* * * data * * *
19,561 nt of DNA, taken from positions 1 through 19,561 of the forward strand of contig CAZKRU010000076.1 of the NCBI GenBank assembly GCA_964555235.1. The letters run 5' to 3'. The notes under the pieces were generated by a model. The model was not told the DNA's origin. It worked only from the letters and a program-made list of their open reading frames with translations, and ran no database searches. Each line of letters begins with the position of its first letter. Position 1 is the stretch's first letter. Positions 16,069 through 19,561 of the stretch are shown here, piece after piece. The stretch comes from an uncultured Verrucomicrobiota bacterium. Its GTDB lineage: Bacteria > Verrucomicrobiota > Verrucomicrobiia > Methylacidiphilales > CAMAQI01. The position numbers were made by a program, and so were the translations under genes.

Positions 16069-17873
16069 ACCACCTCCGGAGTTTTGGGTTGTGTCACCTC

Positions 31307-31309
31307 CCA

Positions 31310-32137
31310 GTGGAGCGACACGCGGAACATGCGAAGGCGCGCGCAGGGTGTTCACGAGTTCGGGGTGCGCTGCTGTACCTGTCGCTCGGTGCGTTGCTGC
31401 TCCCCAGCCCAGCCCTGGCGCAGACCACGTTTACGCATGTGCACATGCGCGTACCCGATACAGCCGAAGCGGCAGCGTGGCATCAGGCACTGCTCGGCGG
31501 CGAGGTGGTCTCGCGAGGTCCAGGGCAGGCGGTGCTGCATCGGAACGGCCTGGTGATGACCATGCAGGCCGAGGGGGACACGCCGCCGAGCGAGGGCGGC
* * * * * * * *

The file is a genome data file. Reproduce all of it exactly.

19,561 nt of DNA, taken from positions 1 through 19,561 of the forward strand of contig CAZKRU010000076.1 of the NCBI GenBank assembly GCA_964555235.1. The letters run 5' to 3'. The notes under the pieces were generated by a model. The model was not told the DNA's origin. It worked only from the letters and a program-made list of their open reading frames with translations, and ran no database searches. Each line of letters begins with the position of its first letter. Position 1 is the stretch's first letter. Positions 16,069 through 19,561 of the stretch are shown here, piece after piece. The stretch comes from an uncultured Verrucomicrobiota bacterium. Its GTDB lineage: Bacteria > Verrucomicrobiota > Verrucomicrobiia > Methylacidiphilales > CAMAQI01. The position numbers were made by a program, and so were the translations under genes.

Positions 16069-17873
16069 ACCACCTCCGGAGTTTTGGGTTGTGTCACCTC

Positions 31307-31309
31307 CCA

Positions 31310-32137
31310 GTGGAGCGACACGCGGAACATGCGAAGGCGCGCGCAGGGTGTTCACGAGTTCGGGGTGCGCTGCTGTACCTGTCGCTCGGTGCGTTGCTGC
31401 TCCCCAGCCCAGCCCTGGCGCAGACCACGTTTACGCATGTGCACATGCGCGTACCCGATACAGCCGAAGCGGCAGCGTGGCATCAGGCACTGCTCGGCGG
31501 CGAGGTGGTCTCGCGAGGTCCAGGGCAGGCGGTGCTGCATCGGAACGGCCTGGTGATGACCATGCAGGCCGAGGGGGACACGCCGCCGAGCGAGGGCGGC